Fascinating article today in the NY Times. It’s detailing the body’s ability to regenerate and chronicles a young boy’s liver transplant. Some of you might think of regeneration as a no-brainer–you break your leg and it doesn’t stay broken, you cut yourself and you don’t stay cut, etc., etc. Others might have a hard time wrapping their mind around such a thought–your doctor told you that you’re bone-on-bone and your cartilage is gone forever. So, which is it? Can the body regenerate, or can’t it? If your leg is no longer broken, and that cut on your arm has healed, then we have to believe that it can regenerate. When it comes to cartilage regeneration, things get a little trickier. Not because I think that cartilage can’t regenerate (I actually wrote about cartilage regeneration in a previous post) but that the topic has been taboo in the medical community for a long time. It’s been long believed that when cartilage is gone, it’s gone. See ya later. It’s never coming back.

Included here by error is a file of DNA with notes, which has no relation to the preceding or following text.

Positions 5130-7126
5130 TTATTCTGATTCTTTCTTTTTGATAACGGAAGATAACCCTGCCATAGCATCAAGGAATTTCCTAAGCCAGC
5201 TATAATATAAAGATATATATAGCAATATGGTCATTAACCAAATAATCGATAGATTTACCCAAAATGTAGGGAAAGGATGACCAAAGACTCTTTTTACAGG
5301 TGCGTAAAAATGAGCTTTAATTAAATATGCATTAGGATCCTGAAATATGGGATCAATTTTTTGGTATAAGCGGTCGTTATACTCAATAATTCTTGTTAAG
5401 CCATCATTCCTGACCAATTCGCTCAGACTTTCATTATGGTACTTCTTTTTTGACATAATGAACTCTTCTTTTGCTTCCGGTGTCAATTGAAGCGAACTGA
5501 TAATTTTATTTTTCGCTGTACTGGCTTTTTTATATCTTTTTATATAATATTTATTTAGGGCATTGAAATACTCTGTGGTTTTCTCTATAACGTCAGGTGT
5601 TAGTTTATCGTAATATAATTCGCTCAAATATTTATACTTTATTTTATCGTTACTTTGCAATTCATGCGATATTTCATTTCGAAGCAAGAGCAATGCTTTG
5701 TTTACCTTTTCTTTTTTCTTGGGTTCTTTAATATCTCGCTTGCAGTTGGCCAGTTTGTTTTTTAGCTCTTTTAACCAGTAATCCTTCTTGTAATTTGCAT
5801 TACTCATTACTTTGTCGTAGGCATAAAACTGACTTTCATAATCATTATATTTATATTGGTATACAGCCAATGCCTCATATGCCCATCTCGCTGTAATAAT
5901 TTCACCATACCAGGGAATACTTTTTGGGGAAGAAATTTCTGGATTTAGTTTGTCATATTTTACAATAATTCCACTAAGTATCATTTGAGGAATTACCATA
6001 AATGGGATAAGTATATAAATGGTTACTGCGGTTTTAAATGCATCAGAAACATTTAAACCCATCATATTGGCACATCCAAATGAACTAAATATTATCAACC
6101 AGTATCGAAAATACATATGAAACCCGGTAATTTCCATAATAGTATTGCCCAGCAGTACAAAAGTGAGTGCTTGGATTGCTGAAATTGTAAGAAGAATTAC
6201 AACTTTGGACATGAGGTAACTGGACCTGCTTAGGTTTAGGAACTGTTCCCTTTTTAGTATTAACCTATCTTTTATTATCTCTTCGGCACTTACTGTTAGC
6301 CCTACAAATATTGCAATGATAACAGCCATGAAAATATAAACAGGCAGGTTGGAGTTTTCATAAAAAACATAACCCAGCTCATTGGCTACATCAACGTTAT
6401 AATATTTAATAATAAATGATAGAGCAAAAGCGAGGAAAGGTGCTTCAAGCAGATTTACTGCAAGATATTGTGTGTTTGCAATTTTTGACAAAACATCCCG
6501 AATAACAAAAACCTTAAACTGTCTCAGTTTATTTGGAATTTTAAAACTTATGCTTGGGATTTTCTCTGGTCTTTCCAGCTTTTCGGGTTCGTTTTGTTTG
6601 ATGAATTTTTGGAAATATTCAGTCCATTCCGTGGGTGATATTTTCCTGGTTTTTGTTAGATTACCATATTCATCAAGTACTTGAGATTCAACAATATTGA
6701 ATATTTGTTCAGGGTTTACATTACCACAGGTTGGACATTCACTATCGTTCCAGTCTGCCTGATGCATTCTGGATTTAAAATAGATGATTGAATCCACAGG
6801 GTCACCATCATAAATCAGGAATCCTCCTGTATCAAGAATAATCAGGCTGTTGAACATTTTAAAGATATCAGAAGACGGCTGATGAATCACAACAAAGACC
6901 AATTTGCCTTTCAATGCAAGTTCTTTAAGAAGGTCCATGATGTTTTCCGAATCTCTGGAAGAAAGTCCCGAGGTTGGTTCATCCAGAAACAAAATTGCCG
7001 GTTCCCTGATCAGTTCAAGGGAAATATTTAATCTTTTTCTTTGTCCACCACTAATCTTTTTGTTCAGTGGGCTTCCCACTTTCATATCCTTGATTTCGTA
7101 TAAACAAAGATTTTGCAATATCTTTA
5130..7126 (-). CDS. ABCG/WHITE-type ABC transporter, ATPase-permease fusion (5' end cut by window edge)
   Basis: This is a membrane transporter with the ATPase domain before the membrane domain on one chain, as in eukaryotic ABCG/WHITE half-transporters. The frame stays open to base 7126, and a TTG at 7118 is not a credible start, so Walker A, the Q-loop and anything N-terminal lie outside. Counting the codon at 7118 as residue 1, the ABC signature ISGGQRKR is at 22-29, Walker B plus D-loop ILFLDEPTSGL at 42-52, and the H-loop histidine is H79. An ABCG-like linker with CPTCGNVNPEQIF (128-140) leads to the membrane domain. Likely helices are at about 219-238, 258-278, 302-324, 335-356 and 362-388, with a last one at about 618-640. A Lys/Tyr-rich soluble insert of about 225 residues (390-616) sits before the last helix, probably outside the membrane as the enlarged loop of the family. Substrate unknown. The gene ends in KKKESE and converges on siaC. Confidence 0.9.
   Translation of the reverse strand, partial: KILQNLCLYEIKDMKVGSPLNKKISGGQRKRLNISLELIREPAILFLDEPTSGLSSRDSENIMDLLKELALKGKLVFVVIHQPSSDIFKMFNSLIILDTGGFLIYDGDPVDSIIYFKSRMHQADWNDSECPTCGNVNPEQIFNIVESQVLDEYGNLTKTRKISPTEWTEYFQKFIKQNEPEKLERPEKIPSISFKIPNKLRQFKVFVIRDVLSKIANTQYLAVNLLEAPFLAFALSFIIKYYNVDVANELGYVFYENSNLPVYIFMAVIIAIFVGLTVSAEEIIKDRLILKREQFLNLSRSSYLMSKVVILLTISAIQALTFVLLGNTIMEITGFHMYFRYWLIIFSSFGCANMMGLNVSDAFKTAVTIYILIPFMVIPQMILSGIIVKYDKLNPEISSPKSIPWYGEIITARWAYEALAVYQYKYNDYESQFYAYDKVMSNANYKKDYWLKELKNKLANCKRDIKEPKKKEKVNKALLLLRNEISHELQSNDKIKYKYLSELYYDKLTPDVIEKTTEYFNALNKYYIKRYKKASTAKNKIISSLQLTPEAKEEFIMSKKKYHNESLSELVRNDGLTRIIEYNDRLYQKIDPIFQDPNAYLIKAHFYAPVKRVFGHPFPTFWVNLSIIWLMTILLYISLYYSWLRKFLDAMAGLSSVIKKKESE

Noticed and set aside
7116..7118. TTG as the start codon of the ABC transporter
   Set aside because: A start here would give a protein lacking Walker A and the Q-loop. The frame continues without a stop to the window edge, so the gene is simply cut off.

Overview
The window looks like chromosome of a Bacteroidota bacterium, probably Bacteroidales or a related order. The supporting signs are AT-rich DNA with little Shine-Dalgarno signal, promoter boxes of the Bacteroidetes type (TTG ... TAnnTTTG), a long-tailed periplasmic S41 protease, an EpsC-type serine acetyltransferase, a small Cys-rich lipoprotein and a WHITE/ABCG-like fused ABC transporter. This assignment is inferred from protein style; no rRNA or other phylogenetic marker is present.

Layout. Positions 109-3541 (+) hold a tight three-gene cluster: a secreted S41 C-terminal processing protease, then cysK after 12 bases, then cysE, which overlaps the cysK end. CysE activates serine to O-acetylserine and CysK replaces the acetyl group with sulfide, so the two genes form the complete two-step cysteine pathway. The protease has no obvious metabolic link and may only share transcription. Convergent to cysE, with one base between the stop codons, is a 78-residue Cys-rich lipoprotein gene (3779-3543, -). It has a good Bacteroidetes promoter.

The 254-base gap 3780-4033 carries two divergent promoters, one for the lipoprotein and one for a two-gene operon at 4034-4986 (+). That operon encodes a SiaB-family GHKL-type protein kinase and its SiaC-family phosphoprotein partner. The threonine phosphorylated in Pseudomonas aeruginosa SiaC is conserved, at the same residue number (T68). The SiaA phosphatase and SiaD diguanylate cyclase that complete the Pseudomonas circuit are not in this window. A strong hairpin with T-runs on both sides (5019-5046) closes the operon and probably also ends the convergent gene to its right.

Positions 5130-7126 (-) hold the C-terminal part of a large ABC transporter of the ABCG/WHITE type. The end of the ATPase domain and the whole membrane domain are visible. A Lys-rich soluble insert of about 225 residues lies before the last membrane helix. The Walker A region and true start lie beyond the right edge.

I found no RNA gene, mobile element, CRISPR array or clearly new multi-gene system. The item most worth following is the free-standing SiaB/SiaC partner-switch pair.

What Pete Egoscue couldn’t understand, and I wholeheartedly agree with him, is why the cartilage would be any different from the rest of the body. Your bones, skin, cells, liver, and hair ALL regenerate…but your meniscus doesn’t? I find that hard to believe. So, the next time someone tells you that your current condition is your health destiny, sit back and really think about what they are saying to you. Then go home and make up your own mind.